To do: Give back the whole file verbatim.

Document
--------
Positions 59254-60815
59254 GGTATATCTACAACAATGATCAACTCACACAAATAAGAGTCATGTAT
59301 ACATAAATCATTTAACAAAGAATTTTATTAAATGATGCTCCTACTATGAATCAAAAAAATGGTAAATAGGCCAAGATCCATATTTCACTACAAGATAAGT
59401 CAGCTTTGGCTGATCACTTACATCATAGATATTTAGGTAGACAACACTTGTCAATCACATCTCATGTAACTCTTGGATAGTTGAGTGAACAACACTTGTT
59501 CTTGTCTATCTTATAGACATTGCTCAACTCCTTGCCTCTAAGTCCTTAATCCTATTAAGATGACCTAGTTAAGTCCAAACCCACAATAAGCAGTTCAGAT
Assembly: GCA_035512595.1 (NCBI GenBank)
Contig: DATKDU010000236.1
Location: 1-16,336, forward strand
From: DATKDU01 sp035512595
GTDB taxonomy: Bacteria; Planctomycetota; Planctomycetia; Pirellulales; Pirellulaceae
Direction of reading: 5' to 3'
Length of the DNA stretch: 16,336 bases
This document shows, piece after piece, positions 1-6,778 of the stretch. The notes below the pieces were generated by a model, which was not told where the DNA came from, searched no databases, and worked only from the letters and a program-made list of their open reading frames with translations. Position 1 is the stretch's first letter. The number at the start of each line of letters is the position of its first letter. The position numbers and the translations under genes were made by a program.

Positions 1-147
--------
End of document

Positions 59254-60815
59254 GGTATATCTACAACAATGATCAACTCACACAAATAAGAGTCATGTAT
59301 ACATAAATCATTTAACAAAGAATTTTATTAAATGATGCTCCTACTATGAATCAAAAAAATGGTAAATAGGCCAAGATCCATATTTCACTACAAGATAAGT
59401 CAGCTTTGGCTGATCACTTACATCATAGATATTTAGGTAGACAACACTTGTCAATCACATCTCATGTAACTCTTGGATAGTTGAGTGAACAACACTTGTT
59501 CTTGTCTATCTTATAGACATTGCTCAACTCCTTGCCTCTAAGTCCTTAATCCTATTAAGATGACCTAGTTAAGTCCAAACCCACAATAAGCAGTTCAGAT
Assembly: GCA_035512595.1 (NCBI GenBank)
Contig: DATKDU010000236.1
Location: 1-16,336, forward strand
From: DATKDU01 sp035512595
GTDB taxonomy: Bacteria; Planctomycetota; Planctomycetia; Pirellulales; Pirellulaceae
Direction of reading: 5' to 3'
Length of the DNA stretch: 16,336 bases
This document shows, piece after piece, positions 1-6,778 of the stretch. The notes below the pieces were generated by a model, which was not told where the DNA came from, searched no databases, and worked only from the letters and a program-made list of their open reading frames with translations. Position 1 is the stretch's first letter. The number at the start of each line of letters is the position of its first letter. The position numbers and the translations under genes were made by a program.

Positions 1-147